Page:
This has nothing to do with Freemasonry. But then again, maybe it does. The Dangerous Book For Boys harkens back to an earlier time, before we had raised a nation of wimps, crybabies, bedwetters and Ritalin-sated video game obsessives. It was a day when boys played with bows and arrows, slingshots and pointed sticks, and climbed really tall, dangerous trees to build rickety forts with No Girlz Alloud. And along the way they learned to get along without getting their parents to sue each other or have the state pass anti-bullying laws or prosecute 4th graders for "hate crimes." With 30% of U.S.children living in single-parent households (overwhelmingly Mom with no Dad), here's a book to help a good boy become a better one.
This book was a smash hit in the U.K. in its first incarnation. The new U.S. edition has been updated and Americanized, but I admired this book as soon as I read the introduction:
In this age of video games and cell phones, there must still be a place for knots, tree houses, and stories of incredible courage. The one thing that we always say about childhood is that we seemed to have more time back then. This book will help you recapture those Sunday after- noons and long summers—because they’re still long if you know how to look at them.
Boyhood is all about curiosity, and men and boys can enjoy stories of Scott of the Antarctic and Joe Simpson in Touching the Void as much as they can raid a shed for the bits to make an electromagnet, or grow a crystal, build a go-cart, and learn how to find north in the dark. You’ll find famous battles in these pages, insects and dinosaurs—as well as essential Shakespeare quotes, how to cut flint heads for a bow and arrow, and instructions on making the best paper airplane in the world.
How do latitude and longitude work? How do you make secret ink, or send the cipher that Julius Caesar used with his generals? You’ll find the answers inside. It was written by two men who would have given away the cat to get this book when they were young. It wasn’t a particularly nice cat. Why did we write it now? Because these things are important still and we wished we knew them better. There are few things as satisfying as tying a decent bowline knot when someone needs a loop, or simply knowing what happened at Gettysburg and the Alamo. The tales must be told and retold, or the memories slowly die.
The stories of courage can be read as simple adventures—or perhaps as inspiration, examples of extraordinary acts by ordinary people. Since we wrote them, it’s been a great deal harder to hop about and curse when one of us stubs a toe. If you read Douglas Bader’s chapter, you’ll see why. They’re not just cracking stories, they’re part of a culture, a part we really don’t want to see vanish.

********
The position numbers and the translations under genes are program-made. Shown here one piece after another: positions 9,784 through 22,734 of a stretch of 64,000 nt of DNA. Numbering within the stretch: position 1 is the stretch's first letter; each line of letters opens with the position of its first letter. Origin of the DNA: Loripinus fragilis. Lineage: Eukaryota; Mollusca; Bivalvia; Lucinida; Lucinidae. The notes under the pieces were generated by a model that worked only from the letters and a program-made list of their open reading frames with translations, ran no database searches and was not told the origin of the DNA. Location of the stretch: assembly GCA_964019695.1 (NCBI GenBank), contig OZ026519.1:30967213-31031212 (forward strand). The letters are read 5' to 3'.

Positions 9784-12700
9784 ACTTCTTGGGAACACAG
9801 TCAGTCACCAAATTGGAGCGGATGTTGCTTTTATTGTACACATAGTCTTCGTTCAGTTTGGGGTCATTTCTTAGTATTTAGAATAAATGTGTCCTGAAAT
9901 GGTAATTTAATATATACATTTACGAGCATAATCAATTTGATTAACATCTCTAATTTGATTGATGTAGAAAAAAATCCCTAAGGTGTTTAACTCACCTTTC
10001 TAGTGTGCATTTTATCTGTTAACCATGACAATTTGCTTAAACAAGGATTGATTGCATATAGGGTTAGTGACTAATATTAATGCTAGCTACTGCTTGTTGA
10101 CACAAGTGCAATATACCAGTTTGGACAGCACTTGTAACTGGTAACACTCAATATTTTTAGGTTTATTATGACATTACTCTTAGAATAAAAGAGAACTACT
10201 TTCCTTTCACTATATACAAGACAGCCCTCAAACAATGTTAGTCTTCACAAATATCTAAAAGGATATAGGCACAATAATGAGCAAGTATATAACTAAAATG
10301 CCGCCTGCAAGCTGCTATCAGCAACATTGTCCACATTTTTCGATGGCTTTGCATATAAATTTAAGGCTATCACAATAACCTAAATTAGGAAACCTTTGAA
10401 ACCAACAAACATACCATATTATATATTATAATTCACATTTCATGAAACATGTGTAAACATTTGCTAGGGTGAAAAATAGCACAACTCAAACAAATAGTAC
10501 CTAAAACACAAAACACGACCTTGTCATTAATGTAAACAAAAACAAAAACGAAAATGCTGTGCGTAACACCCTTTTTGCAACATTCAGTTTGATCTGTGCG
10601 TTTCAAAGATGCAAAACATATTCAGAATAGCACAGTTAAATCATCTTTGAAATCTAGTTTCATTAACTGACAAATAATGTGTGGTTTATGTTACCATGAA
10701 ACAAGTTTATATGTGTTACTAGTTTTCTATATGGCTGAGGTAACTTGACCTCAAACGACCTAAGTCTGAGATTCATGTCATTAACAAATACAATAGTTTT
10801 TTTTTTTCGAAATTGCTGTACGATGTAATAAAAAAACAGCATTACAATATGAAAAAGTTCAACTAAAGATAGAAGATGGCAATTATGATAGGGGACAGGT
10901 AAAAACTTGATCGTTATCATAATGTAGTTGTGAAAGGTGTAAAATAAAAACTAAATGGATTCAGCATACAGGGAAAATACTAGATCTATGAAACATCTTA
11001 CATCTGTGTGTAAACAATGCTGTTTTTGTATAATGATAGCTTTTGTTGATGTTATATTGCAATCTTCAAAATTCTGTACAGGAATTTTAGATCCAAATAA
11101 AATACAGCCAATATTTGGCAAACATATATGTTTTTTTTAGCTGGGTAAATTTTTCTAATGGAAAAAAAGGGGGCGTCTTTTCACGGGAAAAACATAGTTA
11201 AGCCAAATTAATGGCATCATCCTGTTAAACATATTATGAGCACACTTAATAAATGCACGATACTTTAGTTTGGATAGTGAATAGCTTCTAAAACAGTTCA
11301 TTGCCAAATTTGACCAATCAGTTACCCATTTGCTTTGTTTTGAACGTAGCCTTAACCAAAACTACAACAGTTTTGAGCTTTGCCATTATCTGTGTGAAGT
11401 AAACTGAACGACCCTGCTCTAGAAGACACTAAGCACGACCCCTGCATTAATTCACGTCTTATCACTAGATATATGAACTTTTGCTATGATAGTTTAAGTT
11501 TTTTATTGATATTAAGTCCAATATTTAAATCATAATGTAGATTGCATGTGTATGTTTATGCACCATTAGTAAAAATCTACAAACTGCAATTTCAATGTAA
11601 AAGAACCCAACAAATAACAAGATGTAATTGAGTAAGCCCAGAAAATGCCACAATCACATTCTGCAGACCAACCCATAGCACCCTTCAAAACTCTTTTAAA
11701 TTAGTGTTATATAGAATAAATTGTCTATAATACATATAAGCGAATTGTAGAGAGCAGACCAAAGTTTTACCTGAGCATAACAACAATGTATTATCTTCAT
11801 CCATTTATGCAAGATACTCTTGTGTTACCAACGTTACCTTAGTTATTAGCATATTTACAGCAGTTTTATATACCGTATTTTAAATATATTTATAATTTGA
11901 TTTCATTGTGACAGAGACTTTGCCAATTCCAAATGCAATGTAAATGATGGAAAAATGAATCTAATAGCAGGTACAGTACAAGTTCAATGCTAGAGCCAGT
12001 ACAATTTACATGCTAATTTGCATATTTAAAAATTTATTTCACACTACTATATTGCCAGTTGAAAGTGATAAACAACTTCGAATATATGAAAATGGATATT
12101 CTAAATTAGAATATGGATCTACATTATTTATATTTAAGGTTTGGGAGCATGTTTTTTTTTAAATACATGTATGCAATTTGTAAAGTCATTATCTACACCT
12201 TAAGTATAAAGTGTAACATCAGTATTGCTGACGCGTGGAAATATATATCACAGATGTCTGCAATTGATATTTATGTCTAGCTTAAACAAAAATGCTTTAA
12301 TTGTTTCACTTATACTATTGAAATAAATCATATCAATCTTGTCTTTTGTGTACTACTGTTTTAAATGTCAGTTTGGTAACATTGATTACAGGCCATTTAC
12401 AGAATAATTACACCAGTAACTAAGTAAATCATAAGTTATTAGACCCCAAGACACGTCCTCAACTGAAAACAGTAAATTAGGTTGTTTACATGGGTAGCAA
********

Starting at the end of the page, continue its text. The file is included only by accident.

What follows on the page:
Is it old-fashioned? Well, that depends. Men and boys today are the same as they always were, and interested in the same things. They may conquer different worlds when they grow up, but they’ll still want these stories for themselves and for their sons. We hope in years to come that this will be a book to dig out of the attic and give to a couple of kids staring at a pile of wood and wondering what to do with it.
When you’re a man, you realize that everything changes, but when you’re a boy, you know different. The camp you make today will be there forever. You want to learn coin tricks and how to play poker because you never know when the skills will come in handy. You want to be self-sufficient and find your way by the stars. Perhaps for those who come after us, you want to reach them. Well, why not? Why not?
The book is a cross between Boy's Life, the Boy Scout Manual, and a G-rated Steal This Book. But what I really like is the philosophy behind it. For all of modern society's cynical sneering and social engineering, boys need to be allowed to be boys, and single moms can't fill every need. Moms can't teach boys about chivalry and how to be both strong and honorable. And video games can't teach boys about true heroism or cunning or or leadership or problem solving. There's a reason this book is the #2 book on Amazon this weekend.
"The tales must be told and retold, or the memories slowly die." Truer words were never spoken. And maybe, just maybe, society is at long last reawakening to some of the virtues of being a man that it's spent four decades casting on the ash pile. And maybe, just maybe, this post really is about Freemasonry after all.